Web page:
The funny thing about China is you can never really understand the magnitude of it if you just listen to the Western media.  I can’t even begin to imagine the havoc that the international economic crisis is wreaking over there.  The BBC reports that Chinese factories are hemhorraging jobs: enough to send the migrant workers who’ve flooded the cities back to the countryside.

It makes me wonder what Beijing looks like now.  The city’s actual population was almost twice its official population while we were there.  It makes me wonder what the migrant worker schools, hospitals and daycares look like today.  I wonder if the streets seem oddly empty?  Maybe not yet, but maybe soon.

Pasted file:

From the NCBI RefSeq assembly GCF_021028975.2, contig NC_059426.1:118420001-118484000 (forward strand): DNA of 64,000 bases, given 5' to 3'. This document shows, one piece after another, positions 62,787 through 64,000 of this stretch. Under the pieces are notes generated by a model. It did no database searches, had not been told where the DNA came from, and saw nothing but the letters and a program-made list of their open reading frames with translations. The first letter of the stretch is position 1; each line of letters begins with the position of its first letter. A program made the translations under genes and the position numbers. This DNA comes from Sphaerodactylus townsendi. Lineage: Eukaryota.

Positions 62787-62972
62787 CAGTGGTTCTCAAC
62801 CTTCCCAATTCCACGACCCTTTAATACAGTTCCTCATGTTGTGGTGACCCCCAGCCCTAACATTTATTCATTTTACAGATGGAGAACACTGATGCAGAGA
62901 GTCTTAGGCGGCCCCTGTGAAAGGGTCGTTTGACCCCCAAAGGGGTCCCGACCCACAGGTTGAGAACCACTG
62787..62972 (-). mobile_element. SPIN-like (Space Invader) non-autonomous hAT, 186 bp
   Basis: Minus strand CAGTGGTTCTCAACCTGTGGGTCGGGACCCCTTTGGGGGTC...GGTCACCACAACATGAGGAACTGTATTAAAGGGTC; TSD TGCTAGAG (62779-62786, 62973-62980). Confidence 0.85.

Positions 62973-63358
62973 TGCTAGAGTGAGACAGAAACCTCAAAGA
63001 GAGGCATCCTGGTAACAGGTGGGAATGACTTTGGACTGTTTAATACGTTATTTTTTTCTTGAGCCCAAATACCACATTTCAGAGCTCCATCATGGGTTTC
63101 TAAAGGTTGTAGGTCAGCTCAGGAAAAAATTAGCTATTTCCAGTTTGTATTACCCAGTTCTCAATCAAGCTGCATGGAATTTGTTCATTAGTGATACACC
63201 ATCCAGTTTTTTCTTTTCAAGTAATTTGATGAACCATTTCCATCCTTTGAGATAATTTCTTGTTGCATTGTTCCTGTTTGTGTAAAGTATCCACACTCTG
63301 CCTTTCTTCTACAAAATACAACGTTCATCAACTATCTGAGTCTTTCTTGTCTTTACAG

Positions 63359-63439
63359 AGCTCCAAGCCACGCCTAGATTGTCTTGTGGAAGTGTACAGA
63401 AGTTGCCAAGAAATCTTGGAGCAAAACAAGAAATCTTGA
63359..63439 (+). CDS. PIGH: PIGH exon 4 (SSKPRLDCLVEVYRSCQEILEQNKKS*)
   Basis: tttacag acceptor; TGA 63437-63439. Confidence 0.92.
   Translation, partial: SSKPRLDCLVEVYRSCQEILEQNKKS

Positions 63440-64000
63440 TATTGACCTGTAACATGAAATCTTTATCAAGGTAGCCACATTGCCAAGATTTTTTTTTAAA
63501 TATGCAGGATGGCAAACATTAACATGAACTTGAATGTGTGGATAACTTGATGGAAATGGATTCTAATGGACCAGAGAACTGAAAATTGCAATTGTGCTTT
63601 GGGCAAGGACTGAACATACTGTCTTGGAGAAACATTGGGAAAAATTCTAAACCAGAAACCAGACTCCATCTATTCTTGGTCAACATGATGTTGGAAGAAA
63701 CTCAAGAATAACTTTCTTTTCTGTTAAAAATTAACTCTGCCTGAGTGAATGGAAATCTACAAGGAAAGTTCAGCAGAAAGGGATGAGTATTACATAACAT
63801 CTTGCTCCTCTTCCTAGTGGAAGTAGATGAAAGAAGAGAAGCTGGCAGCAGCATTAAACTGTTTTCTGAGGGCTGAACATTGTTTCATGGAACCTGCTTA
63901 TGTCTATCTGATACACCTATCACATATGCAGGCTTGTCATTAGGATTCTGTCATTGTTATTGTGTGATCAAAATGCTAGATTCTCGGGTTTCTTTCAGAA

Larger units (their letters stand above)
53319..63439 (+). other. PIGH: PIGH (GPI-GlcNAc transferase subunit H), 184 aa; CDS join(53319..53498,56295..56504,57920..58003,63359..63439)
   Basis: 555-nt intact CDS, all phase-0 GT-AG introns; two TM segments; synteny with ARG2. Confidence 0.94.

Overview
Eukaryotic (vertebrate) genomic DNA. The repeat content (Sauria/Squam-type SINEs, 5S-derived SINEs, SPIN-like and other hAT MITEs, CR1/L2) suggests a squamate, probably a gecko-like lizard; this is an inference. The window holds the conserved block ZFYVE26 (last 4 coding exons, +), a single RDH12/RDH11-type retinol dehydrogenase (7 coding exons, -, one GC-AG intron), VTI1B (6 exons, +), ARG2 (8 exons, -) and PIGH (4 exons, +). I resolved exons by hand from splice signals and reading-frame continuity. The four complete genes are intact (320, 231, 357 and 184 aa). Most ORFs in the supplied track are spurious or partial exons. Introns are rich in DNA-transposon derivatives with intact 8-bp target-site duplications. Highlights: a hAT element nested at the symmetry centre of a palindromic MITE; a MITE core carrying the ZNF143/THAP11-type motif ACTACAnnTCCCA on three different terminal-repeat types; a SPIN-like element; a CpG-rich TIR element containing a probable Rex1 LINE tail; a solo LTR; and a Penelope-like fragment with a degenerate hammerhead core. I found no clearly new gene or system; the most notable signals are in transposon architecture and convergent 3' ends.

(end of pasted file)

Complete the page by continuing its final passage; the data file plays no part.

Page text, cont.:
Of course, the other thing that China’s government is worried about is civil unrest.  I think it’s interesting that they think that keeping people employed and paying them as little as a quarter of what they originally made is going to keep them from being cranky.  Granted, for those factories that are retaining all their workers but paying them less than half their normal wages, workers are probably still making more than they would back in the home village.

Nevertheless, I think that the Chinese government is going to be entering some interesting territory the next few months.  It’ll be interesting to see what happens, because now that they’ve let the market in, it doesn’t seem like it’s going to go away.  Also, I’m fascinated by this new take on “economic freedom makes us free,” a mantra that I heard all over Beijing while I was there.  Maybe this attachment to the market is going to make China free, but not in the way many Chinese initially thought?